At her confirmation hearing (searchable transcript here), in an exchange with Senator Hatch, Elena Kagan described Citizens United as “settled law going forward.” In a follow-up exchange, Senator Cornyn asked:
I was pleased to hear you say that, once decided by the Supreme Court, even by a 5-4 margin, that cases like Heller, McDonald, and Citizens United are–are the law of the land and entitled to–entitled to deference by succeeding Courts, even if you may disagree with the outcome. Did I state that correctly?
Kagan replied: “Yes. Surely. The entire idea of precedent is that you can think a decision is wrong, you can have decided it differently if you had been on the Court when that decision was made, and nonetheless you are bound by that decision.” (Emphasis added.)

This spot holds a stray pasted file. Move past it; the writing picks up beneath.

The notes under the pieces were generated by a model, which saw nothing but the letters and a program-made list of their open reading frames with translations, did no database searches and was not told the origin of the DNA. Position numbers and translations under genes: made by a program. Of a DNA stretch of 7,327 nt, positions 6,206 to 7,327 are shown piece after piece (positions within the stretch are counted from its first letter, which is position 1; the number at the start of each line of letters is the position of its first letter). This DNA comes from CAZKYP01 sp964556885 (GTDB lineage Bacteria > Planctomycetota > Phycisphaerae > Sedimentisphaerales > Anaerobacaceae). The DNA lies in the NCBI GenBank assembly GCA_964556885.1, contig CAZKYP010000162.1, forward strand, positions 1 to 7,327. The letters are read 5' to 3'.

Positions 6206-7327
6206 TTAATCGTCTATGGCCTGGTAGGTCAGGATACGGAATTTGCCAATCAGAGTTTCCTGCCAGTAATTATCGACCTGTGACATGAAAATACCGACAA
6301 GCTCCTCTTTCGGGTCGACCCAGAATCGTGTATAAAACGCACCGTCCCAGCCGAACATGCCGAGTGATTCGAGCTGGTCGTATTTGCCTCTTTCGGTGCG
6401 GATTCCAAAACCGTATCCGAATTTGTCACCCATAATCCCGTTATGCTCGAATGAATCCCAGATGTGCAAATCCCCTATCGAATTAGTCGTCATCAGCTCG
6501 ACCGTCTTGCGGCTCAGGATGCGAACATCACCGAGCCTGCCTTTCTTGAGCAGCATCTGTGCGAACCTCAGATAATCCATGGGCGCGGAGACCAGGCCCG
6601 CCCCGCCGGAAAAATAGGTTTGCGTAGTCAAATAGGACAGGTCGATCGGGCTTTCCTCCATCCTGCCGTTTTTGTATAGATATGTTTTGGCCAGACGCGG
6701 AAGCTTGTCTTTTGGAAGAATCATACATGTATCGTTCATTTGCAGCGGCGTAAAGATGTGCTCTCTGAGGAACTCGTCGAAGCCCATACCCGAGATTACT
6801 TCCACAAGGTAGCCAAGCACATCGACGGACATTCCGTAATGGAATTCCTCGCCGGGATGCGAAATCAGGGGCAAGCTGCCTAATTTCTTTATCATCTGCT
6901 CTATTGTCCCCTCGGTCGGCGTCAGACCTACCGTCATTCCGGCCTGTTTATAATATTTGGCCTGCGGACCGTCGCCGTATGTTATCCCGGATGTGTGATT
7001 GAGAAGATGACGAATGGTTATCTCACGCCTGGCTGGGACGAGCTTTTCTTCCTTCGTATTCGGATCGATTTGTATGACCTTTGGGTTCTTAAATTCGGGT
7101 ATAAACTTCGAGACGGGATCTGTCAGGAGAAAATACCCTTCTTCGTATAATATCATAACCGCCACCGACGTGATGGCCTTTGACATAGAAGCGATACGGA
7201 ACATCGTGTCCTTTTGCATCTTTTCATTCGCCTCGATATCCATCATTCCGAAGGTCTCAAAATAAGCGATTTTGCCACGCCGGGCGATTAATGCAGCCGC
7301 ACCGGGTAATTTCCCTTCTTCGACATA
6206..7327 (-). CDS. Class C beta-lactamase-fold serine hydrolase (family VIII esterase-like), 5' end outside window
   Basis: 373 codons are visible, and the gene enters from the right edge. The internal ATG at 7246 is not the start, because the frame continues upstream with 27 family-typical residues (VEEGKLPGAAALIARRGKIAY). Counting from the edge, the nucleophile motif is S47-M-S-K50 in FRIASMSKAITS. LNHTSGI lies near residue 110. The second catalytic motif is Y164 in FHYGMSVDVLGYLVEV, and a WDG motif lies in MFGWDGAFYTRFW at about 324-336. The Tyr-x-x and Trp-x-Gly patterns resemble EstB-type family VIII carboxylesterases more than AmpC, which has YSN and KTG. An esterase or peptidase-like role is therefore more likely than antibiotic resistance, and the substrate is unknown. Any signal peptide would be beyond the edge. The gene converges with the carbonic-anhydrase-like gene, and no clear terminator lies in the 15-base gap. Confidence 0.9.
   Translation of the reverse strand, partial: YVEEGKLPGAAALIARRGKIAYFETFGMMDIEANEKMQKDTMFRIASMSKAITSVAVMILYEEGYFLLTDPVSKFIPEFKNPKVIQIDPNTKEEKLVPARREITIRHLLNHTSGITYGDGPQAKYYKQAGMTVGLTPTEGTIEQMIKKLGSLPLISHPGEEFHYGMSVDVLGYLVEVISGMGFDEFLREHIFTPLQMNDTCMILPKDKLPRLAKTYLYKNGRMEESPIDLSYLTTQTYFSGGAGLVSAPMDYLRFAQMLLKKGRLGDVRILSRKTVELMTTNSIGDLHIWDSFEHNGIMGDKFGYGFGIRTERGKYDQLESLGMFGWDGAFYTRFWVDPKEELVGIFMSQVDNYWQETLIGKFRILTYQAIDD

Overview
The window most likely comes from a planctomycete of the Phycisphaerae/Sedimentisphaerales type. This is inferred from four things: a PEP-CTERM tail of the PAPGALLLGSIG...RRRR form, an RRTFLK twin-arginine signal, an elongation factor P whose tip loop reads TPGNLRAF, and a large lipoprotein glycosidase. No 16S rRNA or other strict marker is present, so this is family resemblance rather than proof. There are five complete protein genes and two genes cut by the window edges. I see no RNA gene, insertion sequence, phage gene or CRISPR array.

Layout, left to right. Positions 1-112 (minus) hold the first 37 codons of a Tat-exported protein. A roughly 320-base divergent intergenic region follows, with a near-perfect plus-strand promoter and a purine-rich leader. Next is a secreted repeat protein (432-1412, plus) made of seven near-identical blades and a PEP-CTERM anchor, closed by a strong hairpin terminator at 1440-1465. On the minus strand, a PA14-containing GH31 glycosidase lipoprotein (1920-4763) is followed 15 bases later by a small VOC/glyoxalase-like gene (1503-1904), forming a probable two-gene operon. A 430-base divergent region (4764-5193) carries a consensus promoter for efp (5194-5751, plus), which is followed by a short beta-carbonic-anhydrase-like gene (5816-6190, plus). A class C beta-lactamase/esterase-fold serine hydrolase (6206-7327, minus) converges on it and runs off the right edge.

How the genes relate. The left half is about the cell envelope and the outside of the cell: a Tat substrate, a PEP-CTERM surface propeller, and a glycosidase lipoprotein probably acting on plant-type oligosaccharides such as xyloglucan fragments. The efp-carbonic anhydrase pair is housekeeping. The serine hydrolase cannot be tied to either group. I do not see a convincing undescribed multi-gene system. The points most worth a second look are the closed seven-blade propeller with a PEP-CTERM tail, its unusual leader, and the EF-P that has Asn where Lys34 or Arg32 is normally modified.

She added that a judge (including, the context clearly indicates, a Supreme Court justice) “should view prior decisions with a great deal of humility and deference.”
Today, by contrast, Kagan joined Justice Breyer’s dissent in the Montana campaign-finance case, in which he stated that he “disagree[s] with the Court’s holding” in Citizens United and that, if he saw a “significant possibility of reconsideration,” he “would vote to grant the petition for certiorari in order to reconsider Citizens United or, at least, its application in this case.”